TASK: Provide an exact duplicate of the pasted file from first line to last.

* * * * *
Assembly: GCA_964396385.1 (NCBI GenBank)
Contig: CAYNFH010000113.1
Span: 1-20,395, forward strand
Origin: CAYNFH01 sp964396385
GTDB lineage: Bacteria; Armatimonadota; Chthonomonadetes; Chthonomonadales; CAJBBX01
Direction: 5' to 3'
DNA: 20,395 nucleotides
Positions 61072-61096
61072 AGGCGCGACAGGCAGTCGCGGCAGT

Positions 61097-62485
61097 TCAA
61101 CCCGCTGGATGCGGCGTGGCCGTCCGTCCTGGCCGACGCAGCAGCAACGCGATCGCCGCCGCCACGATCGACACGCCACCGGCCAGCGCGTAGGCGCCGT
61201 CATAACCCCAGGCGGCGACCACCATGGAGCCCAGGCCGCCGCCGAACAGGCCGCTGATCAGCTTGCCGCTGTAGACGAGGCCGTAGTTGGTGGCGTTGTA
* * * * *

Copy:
Assembly: GCA_964396385.1 (NCBI GenBank)
Contig: CAYNFH010000113.1
Span: 1-20,395, forward strand
Origin: CAYNFH01 sp964396385
GTDB lineage: Bacteria; Armatimonadota; Chthonomonadetes; Chthonomonadales; CAJBBX01
Direction: 5' to 3'
DNA: 20,395 nucleotides
Positions 61072-61096
61072 AGGCGCGACAGGCAGTCGCGGCAGT

Positions 61097-62485
61097 TCAA
61101 CCCGCTGGATGCGGCGTGGCCGTCCGTCCTGGCCGACGCAGCAGCAACGCGATCGCCGCCGCCACGATCGACACGCCACCGGCCAGCGCGTAGGCGCCGT
61201 CATAACCCCAGGCGGCGACCACCATGGAGCCCAGGCCGCCGCCGAACAGGCCGCTGATCAGCTTGCCGCTGTAGACGAGGCCGTAGTTGGTGGCGTTGTA